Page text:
The Morning After: Nov. 19, 2018

Welcome to The Morning After, where I share with you what movies I’ve seen over the past week. Below, you will find short reviews of those movies along with a star rating. Full length reviews may come at a later date.

So, here is what I watched this past week:


After a seven-year career as a short filmmaker, Ari Aster has made the transition to features with this chilling and unexpected horror gem. As a mother deals with grief over the death of her mother, her family must struggle with her increasing paranoia.

The film is broken into three incredibly distinct acts. The first act ends with an entirely unexpected twist that redefines the second third of the film, then swerves even further off course in the last third. Each of these course corrections is expertly handled, driving the audience crazy with anticipation for what bizarre thing will happen next and how to connect everything together once the credits role.

For her part, Toni Collette dominates the film like great actresses should. Her gradual descent into madness is convincing, frightening, and intense. Gabriel Byrne as her husband, Alex Wolff as her son, and Milly Shapiro as her daughter are also superb. What strikes the viewer most about this film is how similar it is to several films of the past while also entirely different. Comparisons could be made to films like Rosemary’s Baby or Children of the Corn, but they are mere frames of reference for the inventive energy at play in this thoroughly and freshly surprising feature debut.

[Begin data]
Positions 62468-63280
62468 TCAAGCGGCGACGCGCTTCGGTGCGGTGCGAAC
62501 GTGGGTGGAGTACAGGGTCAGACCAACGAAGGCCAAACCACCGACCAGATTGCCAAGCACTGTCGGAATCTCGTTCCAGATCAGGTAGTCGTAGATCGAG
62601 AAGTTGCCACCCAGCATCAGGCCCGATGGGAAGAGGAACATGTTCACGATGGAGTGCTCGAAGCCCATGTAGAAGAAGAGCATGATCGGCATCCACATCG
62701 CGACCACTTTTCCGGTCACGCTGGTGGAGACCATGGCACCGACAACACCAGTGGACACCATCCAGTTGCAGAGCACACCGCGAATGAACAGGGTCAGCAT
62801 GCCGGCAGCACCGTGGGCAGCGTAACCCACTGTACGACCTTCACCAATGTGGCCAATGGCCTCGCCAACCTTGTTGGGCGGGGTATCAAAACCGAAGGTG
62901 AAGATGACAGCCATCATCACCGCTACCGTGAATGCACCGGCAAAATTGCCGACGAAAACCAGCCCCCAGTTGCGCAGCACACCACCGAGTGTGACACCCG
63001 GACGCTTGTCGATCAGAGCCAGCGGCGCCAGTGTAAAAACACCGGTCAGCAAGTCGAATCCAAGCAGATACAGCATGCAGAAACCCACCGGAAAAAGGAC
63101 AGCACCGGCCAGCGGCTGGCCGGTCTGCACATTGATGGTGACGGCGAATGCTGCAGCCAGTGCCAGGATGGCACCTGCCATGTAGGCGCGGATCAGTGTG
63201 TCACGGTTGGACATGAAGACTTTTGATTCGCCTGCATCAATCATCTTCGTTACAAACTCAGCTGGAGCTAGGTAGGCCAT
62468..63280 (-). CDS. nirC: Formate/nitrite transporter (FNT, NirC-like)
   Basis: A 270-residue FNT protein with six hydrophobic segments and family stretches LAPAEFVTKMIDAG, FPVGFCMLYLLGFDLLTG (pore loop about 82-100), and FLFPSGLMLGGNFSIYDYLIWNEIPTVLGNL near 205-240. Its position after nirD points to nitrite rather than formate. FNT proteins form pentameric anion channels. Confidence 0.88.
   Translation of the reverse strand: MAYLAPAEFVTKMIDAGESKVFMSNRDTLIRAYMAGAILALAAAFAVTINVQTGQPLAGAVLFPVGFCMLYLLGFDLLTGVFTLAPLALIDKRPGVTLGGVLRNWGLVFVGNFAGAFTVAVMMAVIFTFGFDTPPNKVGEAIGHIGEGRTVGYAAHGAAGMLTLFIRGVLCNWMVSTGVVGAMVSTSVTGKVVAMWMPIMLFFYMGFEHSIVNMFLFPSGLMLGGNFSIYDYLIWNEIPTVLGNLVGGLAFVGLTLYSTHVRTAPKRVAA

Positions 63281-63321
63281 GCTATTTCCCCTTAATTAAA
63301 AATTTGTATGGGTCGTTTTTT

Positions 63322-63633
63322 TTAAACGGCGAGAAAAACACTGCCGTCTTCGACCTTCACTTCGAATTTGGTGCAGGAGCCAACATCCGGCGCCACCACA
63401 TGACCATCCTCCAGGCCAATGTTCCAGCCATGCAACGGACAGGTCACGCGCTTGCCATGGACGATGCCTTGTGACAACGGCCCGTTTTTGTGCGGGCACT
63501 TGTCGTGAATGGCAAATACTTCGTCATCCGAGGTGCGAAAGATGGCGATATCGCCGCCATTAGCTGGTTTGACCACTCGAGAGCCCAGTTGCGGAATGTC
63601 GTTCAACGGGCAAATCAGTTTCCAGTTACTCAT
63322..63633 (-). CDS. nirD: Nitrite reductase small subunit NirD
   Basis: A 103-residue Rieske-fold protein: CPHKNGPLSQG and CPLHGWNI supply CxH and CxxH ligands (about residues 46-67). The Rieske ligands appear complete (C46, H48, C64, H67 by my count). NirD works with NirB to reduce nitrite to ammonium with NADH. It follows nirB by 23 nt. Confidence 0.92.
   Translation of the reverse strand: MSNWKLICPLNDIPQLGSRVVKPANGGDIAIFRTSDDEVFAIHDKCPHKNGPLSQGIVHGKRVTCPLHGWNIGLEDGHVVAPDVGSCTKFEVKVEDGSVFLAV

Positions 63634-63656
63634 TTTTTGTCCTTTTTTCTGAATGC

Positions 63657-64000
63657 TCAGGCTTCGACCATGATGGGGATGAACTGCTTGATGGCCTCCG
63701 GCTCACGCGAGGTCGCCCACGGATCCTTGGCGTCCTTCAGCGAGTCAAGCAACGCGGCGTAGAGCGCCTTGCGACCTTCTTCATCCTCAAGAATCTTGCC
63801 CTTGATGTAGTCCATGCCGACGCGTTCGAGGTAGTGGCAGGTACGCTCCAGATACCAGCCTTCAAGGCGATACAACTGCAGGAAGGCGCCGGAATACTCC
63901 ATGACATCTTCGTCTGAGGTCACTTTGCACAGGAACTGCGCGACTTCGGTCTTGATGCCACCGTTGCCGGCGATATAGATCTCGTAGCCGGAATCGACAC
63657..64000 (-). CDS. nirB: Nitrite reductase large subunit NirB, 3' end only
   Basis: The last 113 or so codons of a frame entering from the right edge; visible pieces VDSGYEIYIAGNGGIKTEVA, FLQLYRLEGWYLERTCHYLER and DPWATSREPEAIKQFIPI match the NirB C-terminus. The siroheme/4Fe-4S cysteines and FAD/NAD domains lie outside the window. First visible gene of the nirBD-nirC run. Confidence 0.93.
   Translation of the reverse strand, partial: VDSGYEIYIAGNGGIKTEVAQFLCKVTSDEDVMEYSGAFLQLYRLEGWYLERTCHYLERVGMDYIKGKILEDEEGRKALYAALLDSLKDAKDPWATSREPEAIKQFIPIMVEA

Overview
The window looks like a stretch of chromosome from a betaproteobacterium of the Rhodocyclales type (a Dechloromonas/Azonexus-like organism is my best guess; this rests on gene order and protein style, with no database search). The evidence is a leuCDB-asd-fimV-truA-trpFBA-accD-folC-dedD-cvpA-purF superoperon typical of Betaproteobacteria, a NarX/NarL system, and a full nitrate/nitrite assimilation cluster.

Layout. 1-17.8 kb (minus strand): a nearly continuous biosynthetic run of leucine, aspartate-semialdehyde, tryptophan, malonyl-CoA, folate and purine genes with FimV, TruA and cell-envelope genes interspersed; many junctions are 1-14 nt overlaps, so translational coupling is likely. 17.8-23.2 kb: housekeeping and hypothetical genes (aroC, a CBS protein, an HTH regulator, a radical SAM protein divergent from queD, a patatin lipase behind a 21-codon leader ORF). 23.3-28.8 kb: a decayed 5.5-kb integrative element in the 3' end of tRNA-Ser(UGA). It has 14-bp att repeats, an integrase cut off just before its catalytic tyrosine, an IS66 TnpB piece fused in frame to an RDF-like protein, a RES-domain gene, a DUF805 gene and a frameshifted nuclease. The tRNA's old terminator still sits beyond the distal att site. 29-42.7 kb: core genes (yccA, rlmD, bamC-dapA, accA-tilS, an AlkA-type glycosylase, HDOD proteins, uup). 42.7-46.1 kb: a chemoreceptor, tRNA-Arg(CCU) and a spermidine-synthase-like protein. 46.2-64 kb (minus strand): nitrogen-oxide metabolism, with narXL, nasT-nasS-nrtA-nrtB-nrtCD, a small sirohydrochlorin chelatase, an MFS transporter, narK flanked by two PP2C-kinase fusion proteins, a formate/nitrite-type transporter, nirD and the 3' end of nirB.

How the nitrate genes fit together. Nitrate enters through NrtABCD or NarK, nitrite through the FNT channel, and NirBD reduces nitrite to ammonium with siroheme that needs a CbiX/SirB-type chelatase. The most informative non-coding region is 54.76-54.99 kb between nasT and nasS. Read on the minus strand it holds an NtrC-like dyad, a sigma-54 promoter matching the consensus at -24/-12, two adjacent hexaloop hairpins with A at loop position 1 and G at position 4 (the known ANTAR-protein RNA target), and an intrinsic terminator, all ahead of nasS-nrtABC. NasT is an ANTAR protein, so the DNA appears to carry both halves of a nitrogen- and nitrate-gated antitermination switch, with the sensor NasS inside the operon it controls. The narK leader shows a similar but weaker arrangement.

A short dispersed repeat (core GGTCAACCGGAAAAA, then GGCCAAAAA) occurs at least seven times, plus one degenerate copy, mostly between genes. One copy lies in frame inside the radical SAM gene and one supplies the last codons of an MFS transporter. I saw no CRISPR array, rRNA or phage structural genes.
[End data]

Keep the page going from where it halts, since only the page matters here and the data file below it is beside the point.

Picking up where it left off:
Isle of Dogs

Wes Anderson’s quirky style of filmmaking has been well served over the years with numerous films that take the cinematic form in new and compelling directions. His visual style is unique in cinema history and when he chooses to depart from tradition and make unusual films, such as his stop-motion animated features Fantastic Mr. Fox and now Isle of Dogs, it’s a genuine treat.

Set in the near future, centuries after a battle between a proud noble family and the canines who defeated them, a disease has spread among the dog population and a descendant of that defeated family has sowed distrust of their faithful companions. With the fervent support of the public, the government agrees to exile all pooches to Trash Island where they can waste away and leave society safe with their absence.

When the mayor’s ward steals a plan to go in search of his caning guardian, he is protected and guided across the wastelands by a pack of dogs voiced by Bryan Cranston, Edward Norton, Bob Balaban, Jeff Goldblum, and Bill Murray. This quintet are engaging and the story moves swiftly and passionately with the kind of visceral attention to detail that only Anderson could shape. It’s a richly detailed film that furthers the craft of stop-motion animation in ways that only Anderson and Laika have been able to in the last decade.

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